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World War II: USA
Aircraft of the United States in WWII.
Hosted by Rowan Baylis
A jet P-51 Mustang?
pampa14
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Santa Catarina, Brazil
Joined: March 28, 2013
KitMaker: 239 posts
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Posted: Saturday, August 20, 2016 - 04:11 PM UTC

Look at this! Did You know this rare and unusual version of the P-51 Mustang? The link below has some photos and a question: this version entered service or combat? To see all the pictures and answer the question above, please visit the link below and leave your comment.


http://aviacaoemfloripa.blogspot.com.br/2011/01/p-51-mustang-jato.html


Best Regards!
Scrodes
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Ontario, Canada
Joined: July 22, 2012
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Posted: Saturday, August 20, 2016 - 09:29 PM UTC
Yes this was a super secret version of the Mustang and was used in combat starting in early 1941. They flew solo so that the Germans were less likely to notice the appearance of this new aircraft (further made easier by the speed achievable with the new Jet Assisted Take Off technology.)
Kevlar06
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Washington, United States
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Posted: Saturday, August 20, 2016 - 11:21 PM UTC

Quoted Text

Yes this was a super secret version of the Mustang and was used in combat starting in early 1941. They flew solo so that the Germans were less likely to notice the appearance of this new aircraft (further made easier by the speed achievable with the new Jet Assisted Take Off technology.)




Ha ha!
Not likely-- this was an actual US post-war test-bed project to see if ram-jet technology could be used in flight for prop powered aircraft. Hasagawa released a 1/48 scale kit of the wing-tip ram-jet equipped Mustang by adding resin ram-jets. It was a limited release and quite nice, but now fairly rare. The project was not successful and abandoned in favor of emerging jet engine technology. I don't know for sure, but my understanding is one of the prototype Mustangs crashed during testing.
VR, Russ
Scrodes
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Ontario, Canada
Joined: July 22, 2012
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Posted: Sunday, August 21, 2016 - 05:28 AM UTC
You're ruining my program of misinformation!
Kevlar06
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Washington, United States
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Posted: Sunday, August 21, 2016 - 06:59 AM UTC

Quoted Text

You're ruining my program of misinformation!



Matt-- yep I figured that. I'm just a bucket of cold water. I note there are not many responses to the post either, and I wonder about that-- this aircraft is not widely known. One reason I gave my 1/48 Mustang with the wing-tip ram jets up several years ago was that I couldn't find much information about the real aircraft out there. It sure is neat looking with those ram jets though. My understanding is there might have been at least two prototypes, but one crashed, killing the pilot, and the Air Force gave up the attempt to use an existing airframe. I think the tests took place sometime after 1947 because the only photos I could find showed the "new" star and bar insignia with the red bar, which was instituted in 1947, but I could be wrong because I've seen references to it being developed in 1946 at Wright Field, which is where the testing took place I think.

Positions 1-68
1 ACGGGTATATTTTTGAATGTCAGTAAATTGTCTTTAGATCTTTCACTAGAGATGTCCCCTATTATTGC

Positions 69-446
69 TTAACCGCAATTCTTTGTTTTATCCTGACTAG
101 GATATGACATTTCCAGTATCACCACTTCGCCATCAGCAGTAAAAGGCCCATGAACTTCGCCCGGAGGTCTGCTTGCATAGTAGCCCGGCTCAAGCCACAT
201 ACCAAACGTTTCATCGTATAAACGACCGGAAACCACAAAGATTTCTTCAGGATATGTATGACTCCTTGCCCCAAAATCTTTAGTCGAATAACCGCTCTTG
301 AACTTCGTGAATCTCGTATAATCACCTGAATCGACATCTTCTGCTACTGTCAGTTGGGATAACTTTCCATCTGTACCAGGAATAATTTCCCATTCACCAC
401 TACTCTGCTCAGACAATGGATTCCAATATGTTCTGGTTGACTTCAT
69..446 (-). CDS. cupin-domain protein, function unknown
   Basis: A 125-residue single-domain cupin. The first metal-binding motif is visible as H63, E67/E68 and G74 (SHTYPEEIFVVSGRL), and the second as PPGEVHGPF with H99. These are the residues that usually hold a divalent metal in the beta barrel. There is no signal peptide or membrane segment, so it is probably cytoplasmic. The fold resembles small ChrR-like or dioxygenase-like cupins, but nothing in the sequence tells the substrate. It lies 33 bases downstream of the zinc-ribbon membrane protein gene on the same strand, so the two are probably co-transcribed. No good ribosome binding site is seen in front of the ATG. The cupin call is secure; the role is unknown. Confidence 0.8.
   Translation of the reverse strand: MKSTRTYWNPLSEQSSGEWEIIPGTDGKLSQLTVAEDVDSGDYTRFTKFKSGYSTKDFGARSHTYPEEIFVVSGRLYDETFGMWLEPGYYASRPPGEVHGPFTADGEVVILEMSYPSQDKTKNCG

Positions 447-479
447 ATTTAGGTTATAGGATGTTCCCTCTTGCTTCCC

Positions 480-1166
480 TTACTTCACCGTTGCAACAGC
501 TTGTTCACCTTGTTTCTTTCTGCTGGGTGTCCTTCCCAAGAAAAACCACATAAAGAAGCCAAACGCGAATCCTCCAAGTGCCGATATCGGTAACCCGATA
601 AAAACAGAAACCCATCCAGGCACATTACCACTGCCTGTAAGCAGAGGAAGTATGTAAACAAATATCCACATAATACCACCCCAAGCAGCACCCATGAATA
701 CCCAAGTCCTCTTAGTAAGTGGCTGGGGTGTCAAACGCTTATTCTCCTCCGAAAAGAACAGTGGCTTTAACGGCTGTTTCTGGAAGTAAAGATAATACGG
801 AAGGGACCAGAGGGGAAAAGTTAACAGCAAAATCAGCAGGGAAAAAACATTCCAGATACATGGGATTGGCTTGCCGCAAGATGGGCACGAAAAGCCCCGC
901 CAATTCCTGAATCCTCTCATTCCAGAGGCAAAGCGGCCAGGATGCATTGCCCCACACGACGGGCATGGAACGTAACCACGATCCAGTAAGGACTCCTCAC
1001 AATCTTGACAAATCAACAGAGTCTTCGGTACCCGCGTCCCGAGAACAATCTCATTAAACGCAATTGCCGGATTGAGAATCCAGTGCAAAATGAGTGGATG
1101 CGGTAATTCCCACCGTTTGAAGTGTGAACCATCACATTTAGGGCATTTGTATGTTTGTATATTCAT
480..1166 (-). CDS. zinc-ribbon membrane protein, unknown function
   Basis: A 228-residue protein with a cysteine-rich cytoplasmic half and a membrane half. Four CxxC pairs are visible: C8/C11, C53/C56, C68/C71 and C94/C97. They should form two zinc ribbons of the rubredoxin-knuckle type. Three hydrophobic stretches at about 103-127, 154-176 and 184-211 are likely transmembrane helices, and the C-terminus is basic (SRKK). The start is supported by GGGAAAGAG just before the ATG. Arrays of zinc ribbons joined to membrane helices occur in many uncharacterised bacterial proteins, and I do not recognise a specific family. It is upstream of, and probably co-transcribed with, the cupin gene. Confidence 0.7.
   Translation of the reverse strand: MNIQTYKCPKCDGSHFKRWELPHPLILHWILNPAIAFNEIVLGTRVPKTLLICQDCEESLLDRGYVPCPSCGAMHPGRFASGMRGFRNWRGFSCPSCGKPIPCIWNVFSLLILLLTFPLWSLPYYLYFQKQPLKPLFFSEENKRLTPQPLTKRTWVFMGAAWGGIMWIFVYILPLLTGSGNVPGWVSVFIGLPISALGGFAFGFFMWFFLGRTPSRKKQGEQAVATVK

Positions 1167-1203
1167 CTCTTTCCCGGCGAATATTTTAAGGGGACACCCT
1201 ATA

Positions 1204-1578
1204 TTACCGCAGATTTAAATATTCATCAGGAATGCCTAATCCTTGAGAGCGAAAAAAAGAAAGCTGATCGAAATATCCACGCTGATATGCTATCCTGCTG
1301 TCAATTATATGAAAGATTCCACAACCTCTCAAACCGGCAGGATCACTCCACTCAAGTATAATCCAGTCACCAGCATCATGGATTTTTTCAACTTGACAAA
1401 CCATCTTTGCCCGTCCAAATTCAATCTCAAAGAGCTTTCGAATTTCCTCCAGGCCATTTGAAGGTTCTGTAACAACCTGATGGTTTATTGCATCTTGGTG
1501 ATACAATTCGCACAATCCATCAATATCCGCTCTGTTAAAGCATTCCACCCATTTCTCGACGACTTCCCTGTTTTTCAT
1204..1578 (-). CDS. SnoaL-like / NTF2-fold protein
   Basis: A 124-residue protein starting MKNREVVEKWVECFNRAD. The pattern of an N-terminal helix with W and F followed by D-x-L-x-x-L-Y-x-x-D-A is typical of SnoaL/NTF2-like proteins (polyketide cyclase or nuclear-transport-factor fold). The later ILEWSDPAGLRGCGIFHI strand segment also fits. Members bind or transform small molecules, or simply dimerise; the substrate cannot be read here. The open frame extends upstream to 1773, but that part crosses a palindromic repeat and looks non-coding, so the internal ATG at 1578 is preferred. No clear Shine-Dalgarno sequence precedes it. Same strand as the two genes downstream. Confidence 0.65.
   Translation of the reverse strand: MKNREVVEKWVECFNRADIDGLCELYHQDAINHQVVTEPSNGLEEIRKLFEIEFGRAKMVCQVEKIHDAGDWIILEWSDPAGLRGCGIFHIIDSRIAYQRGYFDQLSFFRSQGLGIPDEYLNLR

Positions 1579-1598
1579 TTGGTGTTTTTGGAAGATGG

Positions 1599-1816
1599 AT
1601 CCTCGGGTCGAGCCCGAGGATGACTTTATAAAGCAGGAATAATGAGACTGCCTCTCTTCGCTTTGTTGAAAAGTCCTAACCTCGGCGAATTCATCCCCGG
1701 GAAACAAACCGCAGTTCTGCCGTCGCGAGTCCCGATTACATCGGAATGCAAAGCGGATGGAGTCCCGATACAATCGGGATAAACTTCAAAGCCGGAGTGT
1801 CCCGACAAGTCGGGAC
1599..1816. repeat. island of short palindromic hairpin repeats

VR Russ
Jessie_C
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British Columbia, Canada
Joined: September 03, 2009
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Posted: Sunday, August 21, 2016 - 07:36 AM UTC

Quoted Text

Ha ha!
Not likely-- this was an actual US post-war test-bed project to see if ram-jet technology could be used in flight for prop powered aircraft. Hasagawa released a 1/48 scale kit of the wing-tip ram-jet equipped Mustang by adding resin ram-jets. It was a limited release and quite nice, but now fairly rare. The project was not successful and abandoned in favor of emerging jet engine technology. I don't know for sure, but my understanding is one of the prototype Mustangs crashed during testing.
VR, Russ



You mean this kit?

The project was very much a success. It proved that a tiny little 50 Kg engine had nearly as much power as the Mustang's Merlin. There was never any serious attempt to find an alternative power plant for the Mustang; the flight test program was designed to determine whether a ramjet would work at all. The crash you were referring to was not caused by the ramjets directly; leaking fuel in the boost pumps outboard of the fuel tanks was suspected to have been ignited by sparks from the wiring.

The ramjet went on to be developed into larger and more powerful versions which were used to power the Bomarc missile among other things. Ramjets are the fastest flying man-made objects in the world. The X-43 reached Mach 9.68 with a burn time of only 12 seconds in 2004. The X-51 flew at mach 5 for 210 seconds in 2010 and is now being developed into a hypersonic missile to be deployed some time in the 2020s.
Kevlar06
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Washington, United States
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Posted: Sunday, August 21, 2016 - 09:43 AM UTC
Yep-- that's the one. It was a very nice kit, but I looked for several months for more detailed information-- never thought to go the accident report route. In the end, I traded the kit. Thanks Jessica for putting up this info. The Hasegawa kit didn't have much information at all, and as I recall, just an info sheet on installing the very nice resin ram-jets and a basic set of decals. I did know it was not intended for use on the Mustang or any other a existing aircraft but simply as as a test bed.
VR Russ